It is with a heavy heart that we say goodbye to wildlife artist Terry Isaac. I was traveling when I learned of his death and like the rest of the community, was shocked. We all know there are no guarantees in life but the natural progression of loss that we all expect and cling to is brutally shaken when an untimely and unexpected death occurs.
Terry had a quiet and unassuming manner that put those around him at ease as he availed himself to his students, his work, his fans, and of course his family. In my mind’s eye, I can see him hurrying into the pool at the community centre or down the corridors of the local mall with his boys bouncing after him. He always had a smile and a nod to those around him as he went about his daily life but it was evident that the role of Dad was paramount for him.
His sudden and unexpected passing leaves an emptiness in the Arts community and while I’m saddened that he’s gone, my real concern now turns to those left behind—especially his three young sons.
Death is a tricky thing as there’s no way to prepare for the sudden gaping hole left by someone we love. Terry’s boys won’t have the gift of having their dad around as they learn to spread their wings and that breaks my heart.
Thinking of Terry’s boys brought back memories of losing my brother who died suddenly in 1996 when my nephews were only six (Justin) and eight years old (Josh). At that moment, their lives changed forever. While I vividly remember the excruciating pain I felt in my heart over the death of my brother, it was the loss suffered by my nephews that shook me to my core. The thought of the changes that would go on to affect their safe and unsullied childhood hung heavy.
I feel that now for Terry’s boys.
I recently talked with my nephew, Josh, about Terry’s sudden death and the memories it evoked. I asked him to speak to the effects of losing his dad at such a young age. Here are his words:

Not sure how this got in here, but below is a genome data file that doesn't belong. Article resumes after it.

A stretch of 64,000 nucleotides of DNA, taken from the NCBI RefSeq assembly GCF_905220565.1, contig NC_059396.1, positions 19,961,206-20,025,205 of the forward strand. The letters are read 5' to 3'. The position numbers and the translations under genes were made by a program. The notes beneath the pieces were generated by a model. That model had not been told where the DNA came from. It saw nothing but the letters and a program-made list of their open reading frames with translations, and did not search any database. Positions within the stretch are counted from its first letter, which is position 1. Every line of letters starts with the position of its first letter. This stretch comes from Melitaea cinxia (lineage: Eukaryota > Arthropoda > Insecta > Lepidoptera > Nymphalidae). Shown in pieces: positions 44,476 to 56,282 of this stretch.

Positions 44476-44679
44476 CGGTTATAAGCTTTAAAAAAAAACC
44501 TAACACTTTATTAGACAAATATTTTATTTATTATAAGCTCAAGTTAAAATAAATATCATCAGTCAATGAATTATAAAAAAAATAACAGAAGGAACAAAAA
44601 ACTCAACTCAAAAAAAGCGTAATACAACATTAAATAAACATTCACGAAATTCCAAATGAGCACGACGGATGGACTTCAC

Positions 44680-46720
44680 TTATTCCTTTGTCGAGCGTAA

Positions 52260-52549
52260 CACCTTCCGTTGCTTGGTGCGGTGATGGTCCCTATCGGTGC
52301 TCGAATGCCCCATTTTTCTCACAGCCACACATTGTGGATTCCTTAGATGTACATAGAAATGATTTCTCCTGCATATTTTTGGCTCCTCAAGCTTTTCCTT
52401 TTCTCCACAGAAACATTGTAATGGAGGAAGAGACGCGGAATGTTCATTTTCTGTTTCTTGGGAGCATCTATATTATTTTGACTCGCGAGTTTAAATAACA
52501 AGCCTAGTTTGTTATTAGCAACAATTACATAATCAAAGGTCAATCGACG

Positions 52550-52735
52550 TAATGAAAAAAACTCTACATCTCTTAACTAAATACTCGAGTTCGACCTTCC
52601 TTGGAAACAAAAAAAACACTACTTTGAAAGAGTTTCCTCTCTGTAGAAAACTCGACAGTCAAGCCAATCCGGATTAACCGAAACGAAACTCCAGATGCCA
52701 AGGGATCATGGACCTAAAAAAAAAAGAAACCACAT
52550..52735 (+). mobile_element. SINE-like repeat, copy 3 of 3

“The effects of a parent’s death on a child are terribly hard to predict. There will be many tempting pitfalls for a kid that is now missing that guidance. But if that child is able to stay on the right track, they can have every success. Personally (and I was 8 when my dad passed), I didn’t realize how it was affecting me until I got into my mid-teens. Then it kind of hit me that he wasn’t going to be at all these things like my grad, the birth of my children, or my wedding one day. That began to make me sad, which is why having a support system is crucial. My advice is to surround yourself with the best of friends, your family, and be honest with them when you need to be. Feeling sadness or depression over the loss of a loved one is the last thing anyone should ever be ashamed about. One of the things I took to heart was trying to live my life in a way I knew my dad would’ve been proud of. That’s all that mattered. For parents, talk to your children over the years about what they remember about their lost parent. It’s not some taboo subject. It can’t hurt anything to ask, and maybe they’ll say no sometimes, but eventually, they’ll likely have something to share,” said Josh.
I’ll take Josh’s words even further and ask that adults in the lives of children who’ve lost a parent to take it seriously. Don’t pressure the kids to talk, laugh, or be someone they’re not (it’s not a kids place to be a protector or ‘man’ of the house, etc.). Reach out and offer them the tools to define things like depression, anxiety, loss, and loneliness. This may be through counseling, listening, sharing of memories, or having a good cry with the youngster.
Kids are resilient but don’t dismiss their sadness which like Josh indicated could go on for years and come out at different times.
Rest easy Terry. Your art will live on forever and I know your boys have a great support system and will continue to make you proud.
First published by Black Press on August 2, 2019.
Note: I was reminded by a reader that Terry Isaac also has a daughter who lives in the United States. My thoughts and well-wishes extend to her along with her three brothers.
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